Second thoughts, and a first look, part 1

27th January 2014

At lunchtime on Sunday I sat in the front row of Screen 2 at the Barbican watching – for the first time on a big screen since November – Richard II Live from Stratford-upon-Avon. Tonight I sat in the front row of Screen 3 of Cineworld Haymarket at the premiere of Digital Theatre’s screen version of Private Lives. Two months on from making Richard II I’m still trying to organise my thoughts about it, and doubtless I’ll continue musing on Private Lives, in part because it takes such a different approach to translating a stage play for the screen. But I can’t help but say that I was once again thrilled by what the team achieved with Richard II – and remember Henry IV part one is to be broadcast on 14 May (above) – and a touch disappointed by Private Lives.

It was particularly interesting seeing Greg Doran’s Richard II again over the weekend, given that I also saw the production on the Barbican stage two days before. It had settled in since Stratford and grown in some ways. Michael Pennington was even more impressive giving ‘This sceptr’d isle’, and David Tennant’s performance was yet deeper and richer. On Sunday, however, there were moments in the production that, for me at least, worked better on the screen than on stage.

Right at the end, after the newly crowned King Henry has vowed to make a pilgrimage of atonement to Jerusalem, a spectral Richard appears on the bridge above and behind the monarch. In the live recording the camera, mounted on the crane, creeps slowly in on Nigel Lindsay who reacts in surprise to something that the audience has yet to see. Then, timed to perfection, the camera tilts up to reveal a brightly illuminated David Tennant looking down. Sound cue. Blackout. Tingles down the spine, even on the umpteenth viewing.

On the stage, especially because of the width of the Barbican’s proscenium, David Tennant had to walk in to take his mark, and even though there was no light on him one can’t not be unaware of this. Sound and light ‘revealed’ him, but the moment did not have the focus – and the power – that the directed camera achieves. Most certainly the experiences of watching the stage production and seeing it on screen are very different, but this does not mean that we can’t evaluate their comparative effects.

The most thoughtful and detailed discussion to date of Richard II in the two media is Stage versus screen? The RSC’s Richard II, posted on the Digital Shakespeares blog by Erin Sullivan in early December. One of her key points is how similar was her response to watching the two forms:

My sense of the overarching performance experience that emerged through a succession of camera angles and edits for the cinema screen in London very closely matched the one that I had perceived in-person in Stratford the day before. Perhaps this was due to an unconscious filling in of scenic and performance detail on my part – it would have been interesting, I think, to have seen the filmed version first, and then the in-person show, since one of my main difficulties with previous broadcast experiences has been a sense of confusion as to where particular characters are located on the stage, or indeed what the wider stage-space itself looks like.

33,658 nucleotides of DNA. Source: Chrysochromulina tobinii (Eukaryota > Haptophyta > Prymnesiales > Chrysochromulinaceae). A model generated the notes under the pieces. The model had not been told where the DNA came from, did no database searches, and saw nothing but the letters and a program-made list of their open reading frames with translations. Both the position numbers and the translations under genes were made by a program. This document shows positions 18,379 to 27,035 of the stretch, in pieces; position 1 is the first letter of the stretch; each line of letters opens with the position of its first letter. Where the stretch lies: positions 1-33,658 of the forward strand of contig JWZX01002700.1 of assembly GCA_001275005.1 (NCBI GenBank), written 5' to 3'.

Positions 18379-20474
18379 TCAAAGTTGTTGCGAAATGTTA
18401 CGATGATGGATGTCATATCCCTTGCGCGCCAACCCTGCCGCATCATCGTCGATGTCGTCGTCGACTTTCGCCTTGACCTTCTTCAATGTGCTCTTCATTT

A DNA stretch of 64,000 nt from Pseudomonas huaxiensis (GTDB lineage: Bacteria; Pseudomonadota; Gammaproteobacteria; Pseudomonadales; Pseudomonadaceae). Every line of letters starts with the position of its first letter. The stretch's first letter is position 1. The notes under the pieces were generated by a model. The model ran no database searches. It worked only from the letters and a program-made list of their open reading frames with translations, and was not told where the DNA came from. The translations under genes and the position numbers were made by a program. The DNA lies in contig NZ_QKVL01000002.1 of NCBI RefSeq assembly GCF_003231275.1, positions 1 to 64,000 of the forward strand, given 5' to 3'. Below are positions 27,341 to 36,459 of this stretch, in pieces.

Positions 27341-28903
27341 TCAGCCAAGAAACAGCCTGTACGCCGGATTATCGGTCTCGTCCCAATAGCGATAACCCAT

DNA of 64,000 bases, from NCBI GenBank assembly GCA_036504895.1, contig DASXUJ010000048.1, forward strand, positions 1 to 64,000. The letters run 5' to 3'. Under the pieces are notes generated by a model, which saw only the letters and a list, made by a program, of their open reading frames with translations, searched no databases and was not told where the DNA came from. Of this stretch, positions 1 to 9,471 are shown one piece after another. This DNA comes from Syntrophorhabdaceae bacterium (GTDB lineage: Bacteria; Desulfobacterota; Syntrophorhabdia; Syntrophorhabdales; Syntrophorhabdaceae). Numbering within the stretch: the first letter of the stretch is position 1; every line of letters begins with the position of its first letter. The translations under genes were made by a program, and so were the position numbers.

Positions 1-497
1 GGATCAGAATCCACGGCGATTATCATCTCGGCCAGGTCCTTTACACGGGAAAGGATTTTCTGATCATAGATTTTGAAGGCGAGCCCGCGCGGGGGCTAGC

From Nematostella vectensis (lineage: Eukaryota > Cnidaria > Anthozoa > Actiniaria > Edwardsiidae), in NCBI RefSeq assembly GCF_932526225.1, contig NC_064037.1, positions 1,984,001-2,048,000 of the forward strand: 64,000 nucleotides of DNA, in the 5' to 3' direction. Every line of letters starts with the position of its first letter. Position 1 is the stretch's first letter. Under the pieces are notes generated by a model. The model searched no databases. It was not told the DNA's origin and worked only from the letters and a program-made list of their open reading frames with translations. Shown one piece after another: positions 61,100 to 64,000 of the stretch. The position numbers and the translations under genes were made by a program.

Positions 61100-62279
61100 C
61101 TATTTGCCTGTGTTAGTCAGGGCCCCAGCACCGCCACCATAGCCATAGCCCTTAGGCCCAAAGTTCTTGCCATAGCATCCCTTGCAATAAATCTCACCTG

Erin Sullivan is gratifyingly positive about the screen adaptation which ‘mixed camera angles and perspectives in a more varied, measured, and – for me – satisfying way than in any live broadcast I’ve previously seen.’ She acknowledges that effective use was made of close-ups but also that

the directors weren’t afraid to leave this mode and offer what I would describe as a more open, contingent, unpredictable – in a word, theatrical – point of view. Wide and mid-shots of the stage and characters were sensitively mixed with tighter close ups, creating a roving and fluid perspective that loosened its grip on the viewer’s gaze and recognised the fact that there’s more than one best seat or best perspective in any theatrical house.

At the same time, she writes, there were strikingly ‘cinematic’ moments when the camera’s gaze was employed to underline significant moments – and I would say that my example above from the final seconds of the production is one of these.

While the stubbornly subjective question of ‘better’ will always depend on personal taste and context, the question of how audiences respond en masse to this new era of widespread theatre broadcasting – both in terms of general feedback and in terms of ticket sales – is one that will be of serious interest to theatres, arts programmers, funding bodies, and critics alike. It is, I think, the question with regards to where theatre-going and as a consequence theatre-making are headed in the coming years.

Indeed – and something of the crucial dialogue about this question is just beginning to get going. See, for example, Elizabeth Freestone’s What live theatre screenings mean for small companies, together with the accompanying comments threads. What I want to do tomorrow in a second part of this post is to apply something of the aesthetic discussion to Digital Theatre’s Private Lives, which is an as-live recording of the Chichester Festival Theatre production that transferred to the Gielgud Theatre in the summer of 2013. Screenings of this begin on 6 February in some 200 cinemas across Britain.


  1. Joanne Wood says:

    I have to agree with you about the final ‘apparition’ of Richard working better on film.
    You mention the width of the Barbican stage, but even in the RST the necessity of opening the safety gate & walking out onto the gantry drew your attention, It just felt slightly clunky to me.
    Another moment that I felt was enhanced on screen was the Flint Caste scene with Richard & Aumerle. Such an emotional scene made even better by the close ups, (especially as some seats in the RST had a restricted view of anything up high ).

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